In a previous post, I spoke of splitting your database into a front end and a backend. In that example, I used the idea of separating one Access database into two Access databases, however that is not the only option you have.which will be explained in a lat
The truth is that Access can be a front end interface for a number of types of database backends. By utilizing cons called ODBC connections, which will be explained in a later post, you can link your Access database to just about any database on your computer, on your network, or accessible via the internet.
Recently, using this same technique to have a SQL Server database act as a backend. Like Access, it is a Microsoft product, but where Access was built for the consumer and small business needs, SQL Server was built to support the needs of commercial enterprises and large scale databases. It is also a much different experience to maintain a sql server database so it should only be undertaken if needed. Thus, the question becomes:
Do you need SQL Server?
The biggest advantage of SQL Server is size. An Access database is limited to 2 gb of disk space. Once it reaches that maximum, you will be unable to add any more data. This can be a great amount of data and depending on how much data you are storing and how often you are adding to it, this may be way more than enough. Plus, this is only the limit for a single Access database. Your front end interface can be linked to multiple back end data files. Indeed, even many corporate clients have chosen to go this route rather than make the switch to SQL Server. If you have reached the 2 gb limit, but it has taken 5 years or more of data entry to get to that point, you may want to just move your current data into an archive database and begin anew. If, however, you are finding that you can reach that amount in a month, it may be time to upgrade your backend to SQL Server.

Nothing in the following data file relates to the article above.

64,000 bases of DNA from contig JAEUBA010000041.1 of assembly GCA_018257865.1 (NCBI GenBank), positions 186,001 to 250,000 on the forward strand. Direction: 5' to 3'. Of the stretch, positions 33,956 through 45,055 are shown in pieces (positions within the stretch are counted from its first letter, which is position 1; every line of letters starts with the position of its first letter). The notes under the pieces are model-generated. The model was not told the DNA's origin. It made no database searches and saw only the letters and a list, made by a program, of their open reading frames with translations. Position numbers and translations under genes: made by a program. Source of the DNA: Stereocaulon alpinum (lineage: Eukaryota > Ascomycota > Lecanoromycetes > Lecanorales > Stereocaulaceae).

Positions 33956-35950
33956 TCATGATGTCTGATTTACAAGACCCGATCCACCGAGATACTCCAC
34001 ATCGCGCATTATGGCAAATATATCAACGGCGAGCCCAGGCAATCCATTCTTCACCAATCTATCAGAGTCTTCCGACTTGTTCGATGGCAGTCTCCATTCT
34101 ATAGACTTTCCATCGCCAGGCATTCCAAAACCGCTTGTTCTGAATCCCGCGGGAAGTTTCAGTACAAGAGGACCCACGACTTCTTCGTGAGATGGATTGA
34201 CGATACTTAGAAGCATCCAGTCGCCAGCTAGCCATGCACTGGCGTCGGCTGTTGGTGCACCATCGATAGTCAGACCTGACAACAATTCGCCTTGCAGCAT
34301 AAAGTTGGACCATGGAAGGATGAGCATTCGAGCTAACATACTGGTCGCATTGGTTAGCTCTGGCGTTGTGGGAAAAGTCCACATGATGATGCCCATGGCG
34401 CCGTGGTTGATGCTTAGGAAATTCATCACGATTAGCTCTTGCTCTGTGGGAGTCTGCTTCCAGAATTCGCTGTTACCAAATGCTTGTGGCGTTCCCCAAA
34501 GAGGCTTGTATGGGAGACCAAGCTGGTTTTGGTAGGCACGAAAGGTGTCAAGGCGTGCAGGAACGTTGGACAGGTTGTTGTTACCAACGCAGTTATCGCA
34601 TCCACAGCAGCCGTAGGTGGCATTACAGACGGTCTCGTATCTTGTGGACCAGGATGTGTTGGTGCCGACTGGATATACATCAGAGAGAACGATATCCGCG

SQL Server measures its maximum space differently. While Access is limited by the amount of data that can be stored in a single Access database, SQL Server is limited by the amount of data that the installation of SQL Server can hold, spread across all of the databases on the machine. This amount differs with each version of SQL Server and the most recent version, 2012, this amount is 524,272 terabytes, or the equivalent of 262 million Access databases.
The next biggest advantage of SQL Server is accessibility. SQL Server is designed to be web friendly. It can have its own port associated with it and has internal security settings to let users have access to the database. While similar measures can be set up within Access, they are significantly harder to put into place and not nearly as effective as those within SQL Server.
This accessibility also makes SQL Server ideal for tying a database into a web application. While not usually suitable for open source content management systems, such as WordPress, it still can be used with many other cms systems (a topic for the future). It can also be helpful for setting up e-commerce solutions and allowing you to view the data within your already set up Access interface.
If size or accessibility matter to you, then SQL Server may be the right way to go. Next week, I will go into the process of creating a SQL Server database and how to upgrade your current Access back end.